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It’s America’s birthday and I’m celebrating. My Army Sergeant son is in Japan–Okinawa. My Navy LT CDR daughter’s in the DC area. I thank both of them and all those soldiers who fought for America’s uncertain future so long ago.
God be with all of us.[youtube http://www.youtube.com/watch?v=MDkP2WaEYFE&w=560&h=349] [youtube http://www.youtube.com/watch?v=RJvcJczKRB0&w=425&h=349] [youtube http://www.youtube.com/watch?v=BUDs-8SxfUE&w=425&h=349] [youtube http://www.youtube.com/watch?v=Q65KZIqay4E&w=425&h=349]
I want to include all my efriends from Canada in the celebrations though I’m a few days late for Canada Day:
Keeping up with national and international events was a lot easier when all the news came from one of three major TV news outlets and a few newspapers like The New York Times. Now, there are dozens of channels, hundreds of newspapers, thousands of bloggers, and tens of thousands of social media journalists — all trying to get your attention with the latest apocalyptic news flash. Stories based on gossip as much as fact used to be designated Yellow Journalism. Now, in what has been called a post-truth society (defined by Oxford Dictionary as “relating to or denoting circumstances in which objective facts are less influential in shaping public opinion than appeals to emotion and personal belief”), it is the reader’s responsibility to differentiate between fact and fake news.
What is fake news?
Here are two definitions of fake news:
“false stories that appear to be news, spread on the Internet or using other media, usually created to influence political views or as a joke” — Cambridge English Dictionary
“a type of yellow journalism or propaganda that consists of deliberate disinformation or hoaxes spread via traditional print and broadcast news media or online social media.” — Wikipedia
“Fake news is information reported as fact without reliable evidence, trustworthy sources, and/or proper vetting” — Jacqui Murray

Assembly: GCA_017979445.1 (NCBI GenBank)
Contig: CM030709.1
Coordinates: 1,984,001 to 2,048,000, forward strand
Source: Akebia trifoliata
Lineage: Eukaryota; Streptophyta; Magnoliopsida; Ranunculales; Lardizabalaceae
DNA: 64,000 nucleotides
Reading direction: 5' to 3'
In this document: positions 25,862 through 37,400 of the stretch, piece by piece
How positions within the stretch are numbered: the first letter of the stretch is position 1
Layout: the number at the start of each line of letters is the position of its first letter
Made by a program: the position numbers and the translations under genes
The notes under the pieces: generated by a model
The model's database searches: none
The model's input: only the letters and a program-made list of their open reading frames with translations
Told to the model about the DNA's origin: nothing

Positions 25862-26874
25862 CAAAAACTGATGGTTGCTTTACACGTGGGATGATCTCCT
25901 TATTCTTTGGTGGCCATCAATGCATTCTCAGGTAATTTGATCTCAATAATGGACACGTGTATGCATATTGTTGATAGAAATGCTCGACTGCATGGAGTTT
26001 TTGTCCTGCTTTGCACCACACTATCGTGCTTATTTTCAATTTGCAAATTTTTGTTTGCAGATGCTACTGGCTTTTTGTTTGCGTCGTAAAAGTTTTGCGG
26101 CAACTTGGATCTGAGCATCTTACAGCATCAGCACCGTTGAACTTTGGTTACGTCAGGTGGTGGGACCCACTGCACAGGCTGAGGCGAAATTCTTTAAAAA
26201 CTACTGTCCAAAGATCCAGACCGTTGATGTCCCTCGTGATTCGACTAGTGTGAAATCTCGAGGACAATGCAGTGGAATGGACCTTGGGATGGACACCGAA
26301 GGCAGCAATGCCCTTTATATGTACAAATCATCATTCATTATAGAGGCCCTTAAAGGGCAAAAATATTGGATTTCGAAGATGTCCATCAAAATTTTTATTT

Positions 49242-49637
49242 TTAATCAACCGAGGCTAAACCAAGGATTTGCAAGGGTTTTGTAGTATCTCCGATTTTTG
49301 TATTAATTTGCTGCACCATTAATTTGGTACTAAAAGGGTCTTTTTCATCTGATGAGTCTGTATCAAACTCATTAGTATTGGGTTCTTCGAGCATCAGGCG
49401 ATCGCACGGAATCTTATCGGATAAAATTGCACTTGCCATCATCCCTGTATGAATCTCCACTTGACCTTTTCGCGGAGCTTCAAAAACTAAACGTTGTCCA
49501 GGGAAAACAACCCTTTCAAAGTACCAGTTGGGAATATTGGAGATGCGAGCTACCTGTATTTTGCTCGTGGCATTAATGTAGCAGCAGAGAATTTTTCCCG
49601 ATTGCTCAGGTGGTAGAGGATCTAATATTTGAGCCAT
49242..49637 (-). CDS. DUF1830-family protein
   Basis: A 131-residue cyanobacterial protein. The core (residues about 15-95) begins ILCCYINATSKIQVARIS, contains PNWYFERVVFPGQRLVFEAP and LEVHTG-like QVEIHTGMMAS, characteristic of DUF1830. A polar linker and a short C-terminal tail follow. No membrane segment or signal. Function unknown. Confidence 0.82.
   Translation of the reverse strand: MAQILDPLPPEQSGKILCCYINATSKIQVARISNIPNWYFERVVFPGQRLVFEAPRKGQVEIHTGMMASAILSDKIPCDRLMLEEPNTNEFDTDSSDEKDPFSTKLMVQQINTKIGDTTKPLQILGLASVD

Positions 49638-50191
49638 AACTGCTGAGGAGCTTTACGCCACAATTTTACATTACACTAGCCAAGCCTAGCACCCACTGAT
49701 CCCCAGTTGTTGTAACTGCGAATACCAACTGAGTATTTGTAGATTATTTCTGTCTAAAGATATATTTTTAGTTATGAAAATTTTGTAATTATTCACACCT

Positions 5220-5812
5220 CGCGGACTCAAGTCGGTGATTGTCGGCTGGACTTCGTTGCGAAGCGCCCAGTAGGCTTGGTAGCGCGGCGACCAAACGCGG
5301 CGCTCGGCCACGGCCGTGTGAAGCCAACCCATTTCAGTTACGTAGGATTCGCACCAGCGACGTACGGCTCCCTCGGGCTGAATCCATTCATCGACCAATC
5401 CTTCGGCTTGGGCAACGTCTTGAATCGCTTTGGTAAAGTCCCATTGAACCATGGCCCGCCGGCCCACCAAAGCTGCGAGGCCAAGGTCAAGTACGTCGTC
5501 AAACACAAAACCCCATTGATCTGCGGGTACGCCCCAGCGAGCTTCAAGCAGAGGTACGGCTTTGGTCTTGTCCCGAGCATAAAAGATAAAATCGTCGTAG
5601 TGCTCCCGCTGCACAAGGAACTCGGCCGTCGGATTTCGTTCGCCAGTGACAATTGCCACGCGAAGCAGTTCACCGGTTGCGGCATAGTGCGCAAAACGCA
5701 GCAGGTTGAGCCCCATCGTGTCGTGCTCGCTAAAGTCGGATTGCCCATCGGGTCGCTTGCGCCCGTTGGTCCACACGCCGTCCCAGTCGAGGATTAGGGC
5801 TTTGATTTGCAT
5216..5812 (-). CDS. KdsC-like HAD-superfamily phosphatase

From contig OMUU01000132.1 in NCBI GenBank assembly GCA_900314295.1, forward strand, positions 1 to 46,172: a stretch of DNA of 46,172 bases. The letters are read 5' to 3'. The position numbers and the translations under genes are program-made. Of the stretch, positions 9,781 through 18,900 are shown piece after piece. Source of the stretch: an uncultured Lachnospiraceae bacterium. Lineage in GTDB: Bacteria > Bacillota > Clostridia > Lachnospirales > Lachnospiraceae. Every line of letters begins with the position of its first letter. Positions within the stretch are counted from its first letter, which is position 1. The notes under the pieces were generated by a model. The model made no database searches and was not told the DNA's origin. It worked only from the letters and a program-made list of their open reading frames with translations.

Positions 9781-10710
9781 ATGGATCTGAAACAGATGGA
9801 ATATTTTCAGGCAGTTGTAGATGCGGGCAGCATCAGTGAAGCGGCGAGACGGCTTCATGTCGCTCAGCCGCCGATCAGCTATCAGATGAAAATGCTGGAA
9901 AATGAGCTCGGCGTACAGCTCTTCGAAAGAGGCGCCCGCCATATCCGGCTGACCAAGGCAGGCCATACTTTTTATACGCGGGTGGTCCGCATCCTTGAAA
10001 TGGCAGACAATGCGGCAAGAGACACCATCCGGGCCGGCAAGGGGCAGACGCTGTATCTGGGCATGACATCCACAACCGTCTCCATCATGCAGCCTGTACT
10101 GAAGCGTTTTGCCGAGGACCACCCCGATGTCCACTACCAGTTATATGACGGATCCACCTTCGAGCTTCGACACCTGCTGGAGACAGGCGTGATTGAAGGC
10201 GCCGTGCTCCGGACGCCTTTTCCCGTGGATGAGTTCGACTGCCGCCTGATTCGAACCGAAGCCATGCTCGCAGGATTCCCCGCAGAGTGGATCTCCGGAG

Sounds like something every thinking person would want to avoid but a recent Stanford Graduate School of Education report shows that 80-90% of high school students had difficulty judging the credibility of news. So how do we teach students to know the difference?
As many of you know, I have a daughter in the Navy and a son in the Army. I love them both and live every day worried. But through it all, I appreciate what they are doing to make America what so many need it to be.
I love America. I love our military. I love my daughter and son.
You don’t have to watch all of these. I got carried away on YouTube. I just couldn’t pick a favorite…
And the ever-favorite (17 million views):
Vicki Davis is a teacher, author, podcaster, tweeter, blogger, international presenter, and so much more. I admire her podcasts and posts so was honored when she invited me to chat with her on her podcast, the 10-Minute Teacher. The topic is one dear to my heart: How to use technology to teach writing in creative ways.
Click the image below to access her post where you can listen to the podcast or read the transcript–whichever works better for you. Or scroll down a bit more and you’ll find the podcast embedded:
mysimpleshow, digital tool of choice in the explainer video market, has done it again. They’ve come out with a great change that will make their explainer videos even easier to use in a classroom. mysimpleshow “Classroom” offers the full variety of design functions with a focus on collaborative learning: Up to 50 students can create joint video projects that promote their creativity and teamwork. Previously, a price tag was attached but the creators of simpleshow have decided to make the “Classroom” free of charge, in addition to the free basic account.